Govia Thameslink Railway, the company which operates the latter, has long had a reputation as the UK’s least punctual train operator: a recent National Audit Office report found that since it took over the franchise in 2015, 7.7% of services were delayed or cancelled compared with 2.8% on the rest of the network. This was largely due to staff strikes over the introduction of driver controlled-operation of passenger trains, sometimes referred to as driver-only operation, where drivers rather than conductors are in control of the opening and closing of train doors. Unions say this is less safe and puts future rail jobs at risk.

Kelly, who told the Public Accounts Committee that the department did not anticipate “anything like” the level of industrial action that took place, stresses that DfT is slightly removed from the “very difficult industrial relations climate” between the train operating companies who are the employers and trade unions RMT and Aslef.

But she adds: “It is true that as part of modernising the railway, new working practices and new technology is being introduced and obviously as the department that pays for a lot of the investment in the railway and is also responsible for letting franchises, we’re very keen to see that modernisation. And that includes things like driver-controlled operation of trains.” She says the department has a role in working closely with train operators to ensure that “they’ve got a workforce that’s properly skilled, fully engaged and where industrial relations disputes are not the norm”.

The department is also currently looking at ways to evolve its franchise model, Kelly says. The decision to nationalise the East Coast franchise was taken in May, after joint operators Virgin Trains and Stagecoach announced they could no longer meet their contracted payments after vastly overestimating their forecasts on passenger growth. It is the third time in 10 years that a train operating company has had to break its contract on that line, and transport secretary Chris Grayling has decided to move the franchise to a new public-private partnership between Network Rail and a private operator in 2020. He wants “much closer alignment between the infrastructure management and the train operation and that’s exactly the sort of direction in which we’re taking franchising more broadly”, Kelly explains.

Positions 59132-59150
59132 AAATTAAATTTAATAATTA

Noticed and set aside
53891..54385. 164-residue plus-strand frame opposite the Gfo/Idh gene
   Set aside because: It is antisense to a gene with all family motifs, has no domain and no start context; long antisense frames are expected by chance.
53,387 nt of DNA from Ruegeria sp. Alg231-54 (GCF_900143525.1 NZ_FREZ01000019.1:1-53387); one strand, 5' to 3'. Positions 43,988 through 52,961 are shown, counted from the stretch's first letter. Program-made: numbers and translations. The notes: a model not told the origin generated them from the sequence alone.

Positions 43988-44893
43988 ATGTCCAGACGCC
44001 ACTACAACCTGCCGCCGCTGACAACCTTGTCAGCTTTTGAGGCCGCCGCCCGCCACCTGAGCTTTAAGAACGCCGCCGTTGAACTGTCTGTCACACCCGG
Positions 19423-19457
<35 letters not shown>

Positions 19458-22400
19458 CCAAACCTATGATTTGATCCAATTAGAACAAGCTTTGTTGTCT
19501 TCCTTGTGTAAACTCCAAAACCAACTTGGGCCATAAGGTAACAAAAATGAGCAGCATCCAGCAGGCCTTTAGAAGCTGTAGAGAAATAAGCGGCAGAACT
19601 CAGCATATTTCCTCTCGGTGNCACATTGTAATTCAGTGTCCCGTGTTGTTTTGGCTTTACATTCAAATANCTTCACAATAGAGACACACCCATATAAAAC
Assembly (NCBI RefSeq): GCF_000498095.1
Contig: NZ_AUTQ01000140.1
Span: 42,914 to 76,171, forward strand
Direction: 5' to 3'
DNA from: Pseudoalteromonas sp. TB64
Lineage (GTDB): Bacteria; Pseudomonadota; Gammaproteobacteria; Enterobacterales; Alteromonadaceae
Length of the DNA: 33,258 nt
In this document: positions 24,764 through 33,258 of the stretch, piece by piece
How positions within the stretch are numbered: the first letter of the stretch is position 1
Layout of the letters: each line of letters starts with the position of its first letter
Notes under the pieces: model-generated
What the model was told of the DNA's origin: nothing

“Where the railway doesn’t work well, typically you get a period where train operators say it’s the problem of the infrastructure, Network Rail, and Network Rail say it’s the train operators. Frankly that’s not in the interests of anyone and certainly not of passengers, so what we are trying to do is bring about that much more joined-up approach to delivering train services for passengers. And also making it more accountable because people get really frustrated if they don’t know who to talk to when they’ve got complaints.”

Kelly on DfT breadth of work

“Our agencies are doing things like issuing driving licences and providing test examiners; we run the fourth emergency service, the Maritime and Coastguard Agency; we sponsor a police force. We promote walking and cycling, we’re about to do a big accessibility strategy for transport. So there’s a real variety of big and small, policy and operational, commercial and strategic work that we do.

“In the policy space I think the really exciting emerging area is the work we’re doing on the future of mobility, which is one of the Industrial Strategy grand challenges. New technology, and new business models like Uber, are absolutely transforming the world of transport. For the department, the challenge is to understand how that change is likely to happen and then ensure that we get better, more efficient, more accessible, environmentally cleaner transport.

“It’s a really growing part of the department. One of the things I said as soon as I arrived was that I wanted DfT to do more in the space of thought leadership. We set up a strategy team working on future of mobility and there’s a whole work programme now building up. It’s exciting, in such a fast-moving area of the economy, that the department that can spearhead that work.”

Inroads on gender